“Political headlines are of no value to the millions of Americans struggling to afford groceries and gas as inflation soars to 9.1 percent.” That is the sort of sentiment you’re hearing from Republicans across the country ahead of a midterm election cycle dominated by one issue: inflation. But this simple statement is not attributable to any Republican. It was the pronouncement of Sen. Joe Manchin’s spokesman Sam Runyon, and it was occasioned by the senator’s attempt to rescue his party once again from the consequences of its myopia.
Last Thursday, Manchin threw cold water on activists who hoped that the West Virginia lawmaker had suddenly warmed to the new federal spending initiatives he has spent more than a year opposing. Prolonged negotiations over a new legislative package that would hike taxes, expand Medicare, promote green energy, and penalize fossil-fuel producers had broken down. Though Manchin insists he remains open to raising taxes, easing prescription drug costs, and increasing federal spending on climate initiatives, there’s no way he could support the above proposals in the current economic climate. If Manchin’s objections were predictable, so is the apoplectic reaction among progressives.
“It seems odd that Sen. Manchin would choose as his legacy to be the one man who single-handedly doomed humanity,” the Center for American Progress’s John Podesta grieved. “This failure falls squarely on Joe Manchin,” said National Resources Defense Council President Manish Bapna, “as do the barren croplands, flooded homes, and incinerated communities that will result from this inaction.” Sen. Bernie Sanders accused Manchin of serving as a stalking horse for “Republican billionaires” and polluters, and being disingenuous about his true objective: “intentionally sabotaging the president’s agenda.” Evergreen Action Executive Director Jamal Raad said the senator “has betrayed the American public.”
These activists and lawmakers seem surprised by Manchin’s rationale for scuttling this proposal, but it is entirely unclear why. The West Virginia Democrat has said time and again that macroeconomic conditions were incompatible with major federal spending initiatives. Those conditions are only getting worse.
Last week, a key measure of inflationary pressure on the economy found consumer prices had risen to their highest rates in 40 years. In less than two years, prices have increased by more than 9 percent. In June alone, the price of consumer goods increased by an unsustainable 1.3 percent. The overheated economy has forced the Federal Reserve to raise interest rates at the fastest pace in decades, and more rate hikes are expected. The Fed’s activity raises the specter of recession, which would only exacerbate Americans’ worsening individual economic circumstances.
When Joe Manchin led Biden’s “Build Back Better” initiative to the chopping block late last year, he cited inflation as a primary motivating factor. “Given the current state of the economic recovery, it is simply irresponsible to continue spending at levels more suited to respond to a Great Depression or Great Recession,” Manchin said as early as August 2021. At the time, consumer prices had risen 5.3 percent in the space of a year. “Deficit reduction, inflation, being fiscally responsible,” he said after the package’s defeat, “sounds like something we should be talking about!” By then, the 12-month price increase was up to 7.9 percent. Why would Democrats convince themselves that Manchin had abandoned his consistent view on the matter when the external conditions that led to it are going in the wrong direction?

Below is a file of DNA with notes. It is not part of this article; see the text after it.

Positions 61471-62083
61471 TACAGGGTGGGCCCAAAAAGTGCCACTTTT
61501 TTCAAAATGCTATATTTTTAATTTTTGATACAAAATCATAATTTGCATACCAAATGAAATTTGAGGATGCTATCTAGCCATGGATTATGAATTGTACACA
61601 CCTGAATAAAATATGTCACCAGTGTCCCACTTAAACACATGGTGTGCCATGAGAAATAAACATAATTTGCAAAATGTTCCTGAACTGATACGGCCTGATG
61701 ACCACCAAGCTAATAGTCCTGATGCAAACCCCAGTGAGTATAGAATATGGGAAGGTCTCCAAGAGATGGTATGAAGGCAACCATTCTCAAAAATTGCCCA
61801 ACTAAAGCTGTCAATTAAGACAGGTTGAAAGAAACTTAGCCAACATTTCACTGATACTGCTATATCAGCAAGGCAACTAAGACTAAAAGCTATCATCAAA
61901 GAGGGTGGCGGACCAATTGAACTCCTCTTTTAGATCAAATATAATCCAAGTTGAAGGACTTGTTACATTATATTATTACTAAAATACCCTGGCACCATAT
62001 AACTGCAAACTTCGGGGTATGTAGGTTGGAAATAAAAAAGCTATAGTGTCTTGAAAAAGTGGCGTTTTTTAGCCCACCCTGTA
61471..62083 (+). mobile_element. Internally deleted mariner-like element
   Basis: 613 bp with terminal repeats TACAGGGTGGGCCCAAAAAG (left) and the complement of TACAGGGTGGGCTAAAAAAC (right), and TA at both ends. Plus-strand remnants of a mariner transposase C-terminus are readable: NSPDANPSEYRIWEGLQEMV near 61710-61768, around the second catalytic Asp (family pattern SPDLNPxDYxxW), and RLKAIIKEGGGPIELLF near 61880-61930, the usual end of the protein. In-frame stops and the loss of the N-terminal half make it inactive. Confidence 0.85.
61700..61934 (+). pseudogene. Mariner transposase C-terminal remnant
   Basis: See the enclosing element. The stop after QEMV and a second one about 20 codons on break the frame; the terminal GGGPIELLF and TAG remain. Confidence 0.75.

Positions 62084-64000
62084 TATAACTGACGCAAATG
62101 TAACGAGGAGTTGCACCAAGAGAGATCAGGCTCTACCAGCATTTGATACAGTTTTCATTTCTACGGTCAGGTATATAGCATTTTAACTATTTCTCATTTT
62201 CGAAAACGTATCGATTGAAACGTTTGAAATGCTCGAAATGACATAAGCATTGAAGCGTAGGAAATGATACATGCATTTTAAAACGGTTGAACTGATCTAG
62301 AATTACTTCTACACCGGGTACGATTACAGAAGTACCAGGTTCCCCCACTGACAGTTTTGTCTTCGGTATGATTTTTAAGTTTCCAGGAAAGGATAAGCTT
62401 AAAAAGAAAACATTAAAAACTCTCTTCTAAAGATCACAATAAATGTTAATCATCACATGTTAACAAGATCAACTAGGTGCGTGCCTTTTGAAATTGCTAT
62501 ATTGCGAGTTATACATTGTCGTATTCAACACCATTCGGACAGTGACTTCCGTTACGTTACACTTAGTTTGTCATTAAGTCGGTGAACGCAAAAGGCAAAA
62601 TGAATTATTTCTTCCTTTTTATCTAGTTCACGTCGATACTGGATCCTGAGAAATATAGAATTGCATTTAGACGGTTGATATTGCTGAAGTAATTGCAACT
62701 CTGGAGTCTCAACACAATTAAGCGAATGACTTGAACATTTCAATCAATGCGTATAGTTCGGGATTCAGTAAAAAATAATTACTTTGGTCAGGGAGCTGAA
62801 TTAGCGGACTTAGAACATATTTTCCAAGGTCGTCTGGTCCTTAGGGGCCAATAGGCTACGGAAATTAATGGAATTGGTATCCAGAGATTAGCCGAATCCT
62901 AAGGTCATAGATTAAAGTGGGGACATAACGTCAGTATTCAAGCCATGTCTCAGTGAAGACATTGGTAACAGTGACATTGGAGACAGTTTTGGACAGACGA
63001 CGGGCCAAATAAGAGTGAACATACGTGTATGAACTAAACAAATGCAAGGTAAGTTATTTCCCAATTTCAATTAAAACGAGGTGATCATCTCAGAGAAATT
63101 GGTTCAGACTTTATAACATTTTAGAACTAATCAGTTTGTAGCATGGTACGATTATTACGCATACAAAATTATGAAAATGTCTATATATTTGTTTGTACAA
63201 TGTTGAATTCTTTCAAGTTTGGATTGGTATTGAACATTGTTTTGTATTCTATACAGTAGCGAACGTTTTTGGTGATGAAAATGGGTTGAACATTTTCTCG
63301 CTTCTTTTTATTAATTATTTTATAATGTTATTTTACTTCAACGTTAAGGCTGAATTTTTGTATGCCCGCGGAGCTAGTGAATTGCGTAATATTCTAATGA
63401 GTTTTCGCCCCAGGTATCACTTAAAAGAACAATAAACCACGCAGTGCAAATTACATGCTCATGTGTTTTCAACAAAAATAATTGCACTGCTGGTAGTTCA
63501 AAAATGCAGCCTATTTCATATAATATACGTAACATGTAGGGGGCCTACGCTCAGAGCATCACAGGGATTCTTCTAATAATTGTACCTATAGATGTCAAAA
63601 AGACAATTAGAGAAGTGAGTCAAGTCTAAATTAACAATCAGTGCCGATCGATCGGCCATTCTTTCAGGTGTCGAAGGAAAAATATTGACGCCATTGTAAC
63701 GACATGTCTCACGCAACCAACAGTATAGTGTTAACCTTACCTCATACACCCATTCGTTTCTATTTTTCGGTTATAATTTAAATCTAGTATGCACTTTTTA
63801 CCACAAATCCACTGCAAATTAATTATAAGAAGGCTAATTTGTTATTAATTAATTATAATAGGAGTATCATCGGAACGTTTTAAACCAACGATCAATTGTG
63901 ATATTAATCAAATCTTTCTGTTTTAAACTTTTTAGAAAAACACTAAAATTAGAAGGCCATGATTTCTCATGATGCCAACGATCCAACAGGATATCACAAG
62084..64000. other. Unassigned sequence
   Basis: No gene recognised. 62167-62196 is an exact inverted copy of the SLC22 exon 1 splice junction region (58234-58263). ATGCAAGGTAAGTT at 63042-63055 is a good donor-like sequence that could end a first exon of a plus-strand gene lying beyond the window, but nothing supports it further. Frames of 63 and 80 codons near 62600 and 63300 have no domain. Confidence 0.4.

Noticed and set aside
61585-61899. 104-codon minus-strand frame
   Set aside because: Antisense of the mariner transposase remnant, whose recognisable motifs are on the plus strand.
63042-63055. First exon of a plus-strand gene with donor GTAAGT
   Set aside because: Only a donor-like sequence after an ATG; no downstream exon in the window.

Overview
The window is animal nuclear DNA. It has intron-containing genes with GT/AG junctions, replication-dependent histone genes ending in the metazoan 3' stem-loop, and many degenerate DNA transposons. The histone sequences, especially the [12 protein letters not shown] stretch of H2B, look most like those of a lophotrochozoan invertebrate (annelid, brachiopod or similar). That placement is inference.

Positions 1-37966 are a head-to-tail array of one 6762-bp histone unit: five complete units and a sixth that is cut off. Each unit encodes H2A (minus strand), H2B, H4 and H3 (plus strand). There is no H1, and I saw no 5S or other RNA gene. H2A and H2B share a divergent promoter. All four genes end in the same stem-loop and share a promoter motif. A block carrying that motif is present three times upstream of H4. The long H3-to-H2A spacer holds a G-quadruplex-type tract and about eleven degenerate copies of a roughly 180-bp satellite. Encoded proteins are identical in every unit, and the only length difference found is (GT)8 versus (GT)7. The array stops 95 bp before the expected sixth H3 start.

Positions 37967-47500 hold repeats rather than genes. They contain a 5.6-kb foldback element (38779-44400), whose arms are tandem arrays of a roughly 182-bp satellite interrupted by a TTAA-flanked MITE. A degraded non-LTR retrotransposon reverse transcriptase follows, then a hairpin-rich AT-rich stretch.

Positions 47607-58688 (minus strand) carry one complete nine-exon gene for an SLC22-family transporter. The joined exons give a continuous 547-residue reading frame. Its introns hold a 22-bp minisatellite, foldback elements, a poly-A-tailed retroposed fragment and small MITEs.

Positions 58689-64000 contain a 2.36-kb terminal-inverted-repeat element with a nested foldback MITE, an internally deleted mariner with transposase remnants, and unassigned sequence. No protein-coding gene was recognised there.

It would be politically foolish for Democrats to continue to exacerbate inflation by introducing more capital into an already overheated economy and targeting energy producers with punitive measures they’ll pass on to consumers. Likewise, while tax increases on “the wealthy” and corporations are not directly inflationary and remain popular in the abstract, goods producers are unlikely to stoically absorb their new cost burden. They, too, will pass on their new operating costs to consumers, who are already feeling the pain of high prices.
Inflation, and its capacity to reduce Americans’ purchasing power, is everyone’s priority. Poll after poll indicates that the cost of daily life is the most “urgent issue” facing voters, and they’re pessimistic about the future. A spring Washington Post poll found that two-thirds of respondents expected inflation to worsen. Moreover, voters have made the connection between federal profligacy and their deteriorating economic circumstances. In October 2021, pollsters Joel Benenson and Neil Newhouse found that nearly seven-in-ten voters agreed with the idea that “people will continue to pay more money on everyday expenses unless the government becomes more fiscally responsible.”
It would be an act of masochism for Democrats to appear to disregard these concerns by pursuing the very same profligate agenda they’ve retailed since 2020, even if they now contend that their docket of political priorities is somehow anti-inflationary. Though he’s likely speaking for a quiet minority of the Democratic caucus in Washington, it seems as though Joe Manchin alone has the courage to diagnose the malady afflicting the Democratic brand. Manchin’s stubbornness may even mitigate some of the losses his party expects to endure come November. It’s a modern marvel that his party so despises him for his efforts.